From Tee to Shining Tee: Law student to hit golf ball across country

From Tee to Shining Tee: Law student to hit golf ball across country

MapLuke Bielawski estimates he'll take 48,000 swings to golf from California to South Carolina.

Student_200Final exams at law school are over at last, and it’s time for Luke Bielawski [right] to play a little golf.

Ok. Make that a lot of golf.

On Tuesday morning, in Ventura, Calif., the 24-year-old attorney-to-be will strike the opening tee shot of a long-distance round that won’t wrap up for nearly four months.

Unlike most golf outings, this one will take him in one direction: East from California toward Charleston, S.C., banging a golf ball the entire way.

A 6-handicap who graduates this fall from Indiana University’s Robert H. McKinney School, Bielawski took up the game in college and quickly drifted into golf addition.

But his cross-country journey isn’t driven by his jones.

His goal is to raise $100,000 in charitable donations to fund scholarships for Providence Cristo Rey High School in Indianapolis.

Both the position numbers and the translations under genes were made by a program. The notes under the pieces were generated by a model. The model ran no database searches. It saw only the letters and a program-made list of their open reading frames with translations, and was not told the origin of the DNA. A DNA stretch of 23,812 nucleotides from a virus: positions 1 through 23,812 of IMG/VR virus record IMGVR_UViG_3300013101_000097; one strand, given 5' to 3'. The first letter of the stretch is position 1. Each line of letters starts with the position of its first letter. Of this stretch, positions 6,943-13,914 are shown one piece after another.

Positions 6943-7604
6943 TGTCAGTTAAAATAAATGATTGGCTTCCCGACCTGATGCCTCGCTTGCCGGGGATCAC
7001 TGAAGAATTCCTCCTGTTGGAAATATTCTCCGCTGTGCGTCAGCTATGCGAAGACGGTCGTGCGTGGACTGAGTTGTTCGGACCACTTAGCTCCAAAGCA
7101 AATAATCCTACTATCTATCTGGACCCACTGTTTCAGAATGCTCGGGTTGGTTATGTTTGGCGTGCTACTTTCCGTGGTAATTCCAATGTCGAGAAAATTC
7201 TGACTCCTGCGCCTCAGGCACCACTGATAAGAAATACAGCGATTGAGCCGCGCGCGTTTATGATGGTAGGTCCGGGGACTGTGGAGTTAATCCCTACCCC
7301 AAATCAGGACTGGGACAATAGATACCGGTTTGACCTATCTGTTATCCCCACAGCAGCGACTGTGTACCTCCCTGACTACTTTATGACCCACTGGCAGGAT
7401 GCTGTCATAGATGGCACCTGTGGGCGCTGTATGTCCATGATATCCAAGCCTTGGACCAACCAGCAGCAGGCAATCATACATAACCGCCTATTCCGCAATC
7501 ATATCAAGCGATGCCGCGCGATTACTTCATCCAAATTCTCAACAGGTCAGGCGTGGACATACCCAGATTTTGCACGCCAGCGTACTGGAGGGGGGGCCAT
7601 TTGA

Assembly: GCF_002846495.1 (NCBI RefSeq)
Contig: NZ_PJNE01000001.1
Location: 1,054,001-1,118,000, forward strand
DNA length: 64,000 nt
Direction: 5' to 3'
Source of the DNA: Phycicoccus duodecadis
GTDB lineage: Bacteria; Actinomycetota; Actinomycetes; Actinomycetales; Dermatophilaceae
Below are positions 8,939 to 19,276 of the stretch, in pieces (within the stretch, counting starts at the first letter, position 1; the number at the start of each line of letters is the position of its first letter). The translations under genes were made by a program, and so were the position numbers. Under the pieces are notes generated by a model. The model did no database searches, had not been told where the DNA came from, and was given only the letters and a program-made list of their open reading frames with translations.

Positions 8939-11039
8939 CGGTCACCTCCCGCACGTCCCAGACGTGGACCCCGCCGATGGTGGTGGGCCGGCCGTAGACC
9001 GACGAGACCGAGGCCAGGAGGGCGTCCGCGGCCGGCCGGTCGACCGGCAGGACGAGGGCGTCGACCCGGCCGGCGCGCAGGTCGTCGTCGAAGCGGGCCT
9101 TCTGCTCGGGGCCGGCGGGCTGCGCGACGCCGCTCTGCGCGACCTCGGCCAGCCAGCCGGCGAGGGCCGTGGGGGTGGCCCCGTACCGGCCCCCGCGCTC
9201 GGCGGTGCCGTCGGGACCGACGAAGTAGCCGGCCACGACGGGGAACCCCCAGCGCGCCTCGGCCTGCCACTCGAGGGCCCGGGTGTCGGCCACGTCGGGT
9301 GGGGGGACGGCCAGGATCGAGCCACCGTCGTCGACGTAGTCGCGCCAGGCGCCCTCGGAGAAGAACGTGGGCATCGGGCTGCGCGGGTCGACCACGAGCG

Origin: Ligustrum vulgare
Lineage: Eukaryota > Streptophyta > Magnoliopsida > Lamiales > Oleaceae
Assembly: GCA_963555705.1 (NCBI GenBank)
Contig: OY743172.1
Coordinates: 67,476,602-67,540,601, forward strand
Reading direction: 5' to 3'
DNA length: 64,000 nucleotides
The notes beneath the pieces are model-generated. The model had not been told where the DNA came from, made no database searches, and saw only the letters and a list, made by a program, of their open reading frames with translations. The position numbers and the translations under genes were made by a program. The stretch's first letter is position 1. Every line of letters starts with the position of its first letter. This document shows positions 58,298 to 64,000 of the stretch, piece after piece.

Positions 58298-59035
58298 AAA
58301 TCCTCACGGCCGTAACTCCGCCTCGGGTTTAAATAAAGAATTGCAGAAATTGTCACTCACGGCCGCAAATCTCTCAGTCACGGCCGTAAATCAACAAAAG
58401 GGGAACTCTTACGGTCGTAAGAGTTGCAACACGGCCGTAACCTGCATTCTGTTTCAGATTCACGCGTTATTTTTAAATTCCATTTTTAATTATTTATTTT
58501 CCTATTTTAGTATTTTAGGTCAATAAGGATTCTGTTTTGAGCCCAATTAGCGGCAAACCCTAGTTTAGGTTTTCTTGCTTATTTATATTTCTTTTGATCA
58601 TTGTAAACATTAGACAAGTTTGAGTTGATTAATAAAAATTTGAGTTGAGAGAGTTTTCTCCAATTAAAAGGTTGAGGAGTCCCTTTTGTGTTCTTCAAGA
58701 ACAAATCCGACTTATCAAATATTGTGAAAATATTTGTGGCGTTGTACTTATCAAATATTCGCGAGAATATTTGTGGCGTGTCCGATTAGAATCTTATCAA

Bielawski dreamed up the idea for his epic round last summer while watching Forrest Gump.

Before long, he was mapping his own coast-to-coast route.
His estimated 110-day, 48,000-swing trip will take him from Ventura toward Phoenix, Ariz., then east through El Paso, Dallas, Tuscaloosa, Atlanta and ultimately, Charleston, where he’ll celebrate with a round at the Ocean Course at Kiawah.

Maybe then he'll be golfed out?

"I'm sure I'm going to still want to play some more," he says.
Playing his shots from wherever they lie (from atop a manhole cover, say, or a muddy gutter) Bielawski expects to do some damage to his sticks, so, he says, he’s bringing “60 or 70” beater clubs on his journey.

He’s also prepared to lose around 3,000 balls.

He expects the early days to present the greatest challenge, as he cuts a path through densely populated Southern California.

Car windows could be an issue, so he’s taken out insurance in case of errant shots.

“I’m a law student,” Bielawski says. “That was pretty much the first thing I thought of.”

Bielawski will have a team of volunteers traveling with him. He’ll also have a laptop, and he’ll be blogging and Tweeting about this trip. To follow along, visit